92. Memorandum From Samuel Hoskinson of the National Security Council Staff to the President’s Assistant for National Security Affairs (Kissinger)1 2


  • Munich Killings

As you know, all of the Israeli Olympians held hostage by the fedayeen terrorists were killed last night when West German security forces attempted to kill or capture the terrorists at an airport on the outskirts of Munich. This is by far the most dramatic and outrageous incident since fedayeen radicals hijacked five aircraft over Labor Day weekend two years ago.

Attached is a memo which you can provide the President for his use during the meeting this morning with you, Secretary Rogers and others on this incident. It stresses the operational measures we might take at this point. The hard reality, however, is that there is really very little we, or any major power, can do to rectify this situation or make sure that it will not happen again. We can attempt to focus world moral indignation and press for tighter international security measures, but we will remain vulnerable to the dedicated extremist.

This being the case, it would seem best at this point to strike a statesmanlike posture; deeply concerned but not over reacting. We will want to do everything reasonably possible to help avert similar tragedies in the future, but should not let our sense of outrage lead us into actions which could jeopardize other important interests which we have in the Middle East. We will want to identify with Israeli sorrow and bitterness, but it would not be in our interest to do this in a way that closes off our options to work with both Arabs and Israelis to produce a peace settlement.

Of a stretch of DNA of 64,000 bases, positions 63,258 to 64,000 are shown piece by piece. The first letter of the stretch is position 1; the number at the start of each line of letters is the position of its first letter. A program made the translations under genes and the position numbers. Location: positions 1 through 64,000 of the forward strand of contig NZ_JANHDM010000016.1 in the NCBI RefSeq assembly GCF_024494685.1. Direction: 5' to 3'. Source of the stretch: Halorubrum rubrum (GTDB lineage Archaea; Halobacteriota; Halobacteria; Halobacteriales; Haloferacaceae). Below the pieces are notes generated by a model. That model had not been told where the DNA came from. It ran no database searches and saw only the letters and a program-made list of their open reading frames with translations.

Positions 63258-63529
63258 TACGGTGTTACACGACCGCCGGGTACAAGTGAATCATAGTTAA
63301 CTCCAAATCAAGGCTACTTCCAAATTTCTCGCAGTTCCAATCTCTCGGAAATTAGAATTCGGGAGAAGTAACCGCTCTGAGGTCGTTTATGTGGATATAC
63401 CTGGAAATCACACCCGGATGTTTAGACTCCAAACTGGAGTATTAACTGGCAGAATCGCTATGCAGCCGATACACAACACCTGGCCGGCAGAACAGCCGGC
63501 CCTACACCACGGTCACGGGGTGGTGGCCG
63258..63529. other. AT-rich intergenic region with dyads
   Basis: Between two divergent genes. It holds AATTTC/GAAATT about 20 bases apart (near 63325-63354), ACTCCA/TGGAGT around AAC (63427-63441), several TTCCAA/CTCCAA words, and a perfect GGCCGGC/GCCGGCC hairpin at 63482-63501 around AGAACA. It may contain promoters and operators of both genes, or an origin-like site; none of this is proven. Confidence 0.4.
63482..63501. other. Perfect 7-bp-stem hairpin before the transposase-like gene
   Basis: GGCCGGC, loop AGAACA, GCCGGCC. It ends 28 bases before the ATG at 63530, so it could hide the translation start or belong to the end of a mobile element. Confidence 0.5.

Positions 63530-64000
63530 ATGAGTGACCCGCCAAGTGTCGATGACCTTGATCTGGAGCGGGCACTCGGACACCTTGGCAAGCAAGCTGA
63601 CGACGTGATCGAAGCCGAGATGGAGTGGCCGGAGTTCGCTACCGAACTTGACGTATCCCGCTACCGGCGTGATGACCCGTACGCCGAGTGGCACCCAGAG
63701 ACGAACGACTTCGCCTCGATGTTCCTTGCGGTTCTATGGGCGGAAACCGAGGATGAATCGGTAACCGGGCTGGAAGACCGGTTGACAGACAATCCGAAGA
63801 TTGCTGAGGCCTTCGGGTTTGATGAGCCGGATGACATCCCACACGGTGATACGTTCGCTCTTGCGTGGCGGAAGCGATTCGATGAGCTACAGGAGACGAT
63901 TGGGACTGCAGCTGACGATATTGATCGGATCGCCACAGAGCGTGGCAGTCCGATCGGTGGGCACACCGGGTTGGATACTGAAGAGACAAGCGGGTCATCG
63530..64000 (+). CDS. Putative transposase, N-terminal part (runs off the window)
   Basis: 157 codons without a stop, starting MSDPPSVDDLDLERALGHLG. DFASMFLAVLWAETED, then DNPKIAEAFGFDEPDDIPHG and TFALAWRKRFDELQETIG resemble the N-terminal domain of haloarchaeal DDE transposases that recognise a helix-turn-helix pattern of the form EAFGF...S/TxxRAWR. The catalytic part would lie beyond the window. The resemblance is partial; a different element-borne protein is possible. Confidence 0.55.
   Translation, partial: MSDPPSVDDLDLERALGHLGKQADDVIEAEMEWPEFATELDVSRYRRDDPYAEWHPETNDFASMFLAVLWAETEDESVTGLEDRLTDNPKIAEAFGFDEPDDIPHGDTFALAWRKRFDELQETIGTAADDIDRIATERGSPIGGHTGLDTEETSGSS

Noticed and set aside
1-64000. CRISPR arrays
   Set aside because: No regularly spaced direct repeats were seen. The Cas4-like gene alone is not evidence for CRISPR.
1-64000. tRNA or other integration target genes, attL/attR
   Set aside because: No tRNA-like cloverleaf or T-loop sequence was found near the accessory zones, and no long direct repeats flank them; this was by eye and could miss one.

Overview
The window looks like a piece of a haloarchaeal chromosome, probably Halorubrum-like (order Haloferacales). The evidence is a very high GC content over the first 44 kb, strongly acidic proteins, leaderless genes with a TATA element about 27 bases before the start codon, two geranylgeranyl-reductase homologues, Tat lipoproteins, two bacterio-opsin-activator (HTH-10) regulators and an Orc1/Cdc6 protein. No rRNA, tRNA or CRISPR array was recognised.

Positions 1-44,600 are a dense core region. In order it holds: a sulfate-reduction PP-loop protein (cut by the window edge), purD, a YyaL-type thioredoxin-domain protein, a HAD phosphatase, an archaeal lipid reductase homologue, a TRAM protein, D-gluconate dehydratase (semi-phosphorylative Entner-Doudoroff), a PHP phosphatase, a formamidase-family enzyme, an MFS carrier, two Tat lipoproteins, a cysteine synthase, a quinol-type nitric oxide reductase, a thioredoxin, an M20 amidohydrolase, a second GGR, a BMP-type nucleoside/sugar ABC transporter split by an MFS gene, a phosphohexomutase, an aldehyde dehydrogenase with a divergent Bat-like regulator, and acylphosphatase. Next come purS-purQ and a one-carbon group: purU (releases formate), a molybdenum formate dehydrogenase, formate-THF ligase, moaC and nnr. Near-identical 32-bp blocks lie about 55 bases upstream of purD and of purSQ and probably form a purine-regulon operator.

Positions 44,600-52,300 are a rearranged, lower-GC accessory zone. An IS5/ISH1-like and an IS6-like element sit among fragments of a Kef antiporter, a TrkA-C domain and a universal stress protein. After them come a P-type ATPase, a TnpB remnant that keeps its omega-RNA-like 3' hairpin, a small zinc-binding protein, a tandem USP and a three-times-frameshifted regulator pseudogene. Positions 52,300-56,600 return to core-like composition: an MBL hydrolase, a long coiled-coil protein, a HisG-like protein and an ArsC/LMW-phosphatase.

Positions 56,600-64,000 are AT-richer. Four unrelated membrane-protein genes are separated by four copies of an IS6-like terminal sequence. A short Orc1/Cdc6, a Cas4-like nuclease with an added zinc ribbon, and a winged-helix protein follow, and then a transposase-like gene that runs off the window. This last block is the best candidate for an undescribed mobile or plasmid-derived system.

1. Source: National Archives, Nixon Presidential Materials, NSC Files, Subject Files, Box 368, 1976 Olympics. Secret. Sent for action. Kissinger wrote: “Thanks, Sam” on the first page. Attached but not published was a memorandum for the President to use at a meeting with Rogers and Kissinger.
  2. Kissinger was informed that the Israeli Olympic athletes were killed during a rescue mission attempted by West German security forces. Hoskinson suggested that there was very little that could be done to prevent terrorism.